DAMASCUS (Reuters) - At least four people died in protests across the Arab world demanding political change and better living standards on Friday, the Muslim day of prayer and a rallying point for the wave of unrest in the region this year.
Syrian security forces killed at least three protesters in a Damascus suburb on Friday, witnesses said, and one man also died as Omanis demanded jobs and better wages.
Elsewhere in the Arab region protests were largely peaceful. In the Yemeni capital Sanaa, tens of thousands took to the streets in separate demonstrations both for and against President Ali Abdullah Saleh.
Saleh told a rally he would sacrifice everything for his country, suggesting he had no plans to step down in the face of weeks of sometimes violent protests that have brought his 32-year rule to the verge of collapse.
"I swear to you I will sacrifice blood and soul and everything precious for the sake of this great people," he said.
Bahrain released a prominent blogger but detained several other people, including a pro-opposition doctor, while in Saudi Arabia hundreds of Shi'ites staged peaceful protests in the kingdom's oil-producing east in support of fellow Shi'ites in Bahrain and political freedoms at home, activists said.
Witnesses in the Damascus suburb of Douma said the three killed were among at least 2,000 people who chanted "Freedom. Freedom. One, one, one. The Syrian people are one" when police opened fire to disperse them from Municipality Square.
An official source said via state news agency SANA that "armed groups" on rooftops had opened fire on citizens and security forces gathered in Douma, killing and wounding dozens.
Activists said Syrians had taken to the streets after Friday prayers in Damascus, Banias on the coast, Latakia port and the southern city of Deraa, where unprecedented protests challenging President Bashar al-Assad's 11 years in power began last month.
In his first public appearance since the demonstrations began, Assad had declined on Wednesday to spell out any reforms, especially the lifting of a 48-year-old emergency law that has been used to stifle opposition and justify arbitrary arrests.
"Thousands gathered today in Deraa, spontaneously, after Friday prayers in Deraa from all the mosques, rejecting the president's speech," political activist Abu Hazem told Al Arabiya television from Deraa.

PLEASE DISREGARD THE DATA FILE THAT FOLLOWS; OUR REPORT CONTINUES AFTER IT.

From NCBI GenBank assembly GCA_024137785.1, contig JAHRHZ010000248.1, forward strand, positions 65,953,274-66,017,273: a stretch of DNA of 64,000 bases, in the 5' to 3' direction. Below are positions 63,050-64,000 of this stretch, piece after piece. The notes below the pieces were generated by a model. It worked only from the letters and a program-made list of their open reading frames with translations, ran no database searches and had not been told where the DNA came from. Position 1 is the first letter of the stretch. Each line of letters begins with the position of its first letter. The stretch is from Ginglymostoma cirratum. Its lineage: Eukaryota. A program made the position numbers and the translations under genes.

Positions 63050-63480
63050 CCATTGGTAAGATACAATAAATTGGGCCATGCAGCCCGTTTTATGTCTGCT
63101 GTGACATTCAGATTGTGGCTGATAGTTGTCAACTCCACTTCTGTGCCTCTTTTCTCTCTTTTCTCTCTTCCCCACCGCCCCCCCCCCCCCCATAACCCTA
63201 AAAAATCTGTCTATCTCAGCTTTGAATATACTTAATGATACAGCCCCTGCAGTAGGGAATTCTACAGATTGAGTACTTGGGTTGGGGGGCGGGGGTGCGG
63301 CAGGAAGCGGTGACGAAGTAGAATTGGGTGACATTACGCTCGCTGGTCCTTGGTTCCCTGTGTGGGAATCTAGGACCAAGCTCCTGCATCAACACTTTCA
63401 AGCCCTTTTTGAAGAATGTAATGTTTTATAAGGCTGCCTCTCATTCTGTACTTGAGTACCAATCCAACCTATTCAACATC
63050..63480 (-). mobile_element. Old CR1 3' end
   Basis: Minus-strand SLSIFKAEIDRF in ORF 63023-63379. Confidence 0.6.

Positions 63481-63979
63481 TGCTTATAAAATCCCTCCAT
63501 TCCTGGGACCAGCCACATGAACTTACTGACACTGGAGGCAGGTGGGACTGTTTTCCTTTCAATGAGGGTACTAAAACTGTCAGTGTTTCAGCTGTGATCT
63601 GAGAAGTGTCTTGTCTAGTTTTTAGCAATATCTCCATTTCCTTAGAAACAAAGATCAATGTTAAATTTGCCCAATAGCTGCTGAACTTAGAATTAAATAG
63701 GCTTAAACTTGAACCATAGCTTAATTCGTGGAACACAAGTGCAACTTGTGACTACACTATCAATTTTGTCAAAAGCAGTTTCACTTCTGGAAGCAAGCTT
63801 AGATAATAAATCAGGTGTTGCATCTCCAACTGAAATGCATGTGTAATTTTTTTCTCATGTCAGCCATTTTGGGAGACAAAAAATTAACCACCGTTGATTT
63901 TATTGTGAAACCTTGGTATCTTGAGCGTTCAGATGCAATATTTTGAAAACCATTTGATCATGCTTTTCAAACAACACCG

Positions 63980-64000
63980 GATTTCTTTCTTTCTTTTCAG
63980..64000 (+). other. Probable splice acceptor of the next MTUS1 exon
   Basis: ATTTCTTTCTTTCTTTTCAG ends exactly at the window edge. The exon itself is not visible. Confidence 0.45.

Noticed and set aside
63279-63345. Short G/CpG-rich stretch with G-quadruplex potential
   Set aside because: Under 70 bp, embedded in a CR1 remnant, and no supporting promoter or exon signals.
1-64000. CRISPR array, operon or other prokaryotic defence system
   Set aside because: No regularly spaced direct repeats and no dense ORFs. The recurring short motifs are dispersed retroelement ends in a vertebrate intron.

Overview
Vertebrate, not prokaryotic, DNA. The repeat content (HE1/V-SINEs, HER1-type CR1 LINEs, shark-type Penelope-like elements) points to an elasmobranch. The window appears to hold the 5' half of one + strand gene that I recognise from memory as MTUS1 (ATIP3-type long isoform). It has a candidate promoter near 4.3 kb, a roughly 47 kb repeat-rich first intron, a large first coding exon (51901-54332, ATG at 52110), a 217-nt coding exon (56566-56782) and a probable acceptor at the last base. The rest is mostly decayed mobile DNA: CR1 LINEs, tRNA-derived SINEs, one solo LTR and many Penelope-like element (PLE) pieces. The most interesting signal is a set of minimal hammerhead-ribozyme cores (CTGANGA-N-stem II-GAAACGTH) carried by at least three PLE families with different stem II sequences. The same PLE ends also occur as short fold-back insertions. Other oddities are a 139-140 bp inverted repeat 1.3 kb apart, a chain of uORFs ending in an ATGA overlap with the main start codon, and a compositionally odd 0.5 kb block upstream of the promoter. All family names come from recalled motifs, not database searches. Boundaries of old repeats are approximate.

Hundreds of Omani protesters seeking jobs and better wages clashed with security forces in the industrial town of Sohar and a man died after being hit by a rubber bullet, a government source said. Protesters threw stones and the troops fired in the air to disperse them.
Bahrain released blogger Mahmood al-Yousif but detained several other people, including a pro-opposition doctor, opposition sources said.
The tiny island kingdom's Sunni rulers have stepped up arrests of cyber activists and Shi'ites, with more than 300 detained and dozens missing since security forces broke up pro-democracy street protests earlier this month.
Al-Yousif, who for years has promoted anti-sectarianism under the slogan "No Shi'ite, No Sunni, Just Bahraini," was detained on Wednesday and released late on Thursday.
"I'm back home now with my family. Everything is fine," he told Reuters by telephone. "I've been treated well enough. They investigated me but didn't find anything."
Opposition sources said Abdul Khaleq Al Oraibi, a doctor at Salmaniya Hospital, Bahrain's biggest, had also been detained.
DEMANDS MUBARAK BE PUT ON TRIAL
Egyptians rallied in Cairo, Alexandria and other cities demanding ousted President Hosni Mubarak and other former officials be put on trial.
Mubarak was toppled on February 11, but reformers who drove the protests that brought him down are concerned by what they see as the lingering influence of elements from his administration.
Activists called for Friday's rally to "protect the revolution." One banner held aloft in Cairo's Tahrir Square read: "The people want corruption put on trial to save the revolution."
The reformers want tougher steps to recover assets they say Mubarak and others took from the state and seek deeper change in Egypt which is now ruled by the Supreme Council of the Armed Forces, led by the defense minister who served under Mubarak.
(Writing by Michael Roddy; editing by Andrew Roche/David Stamp)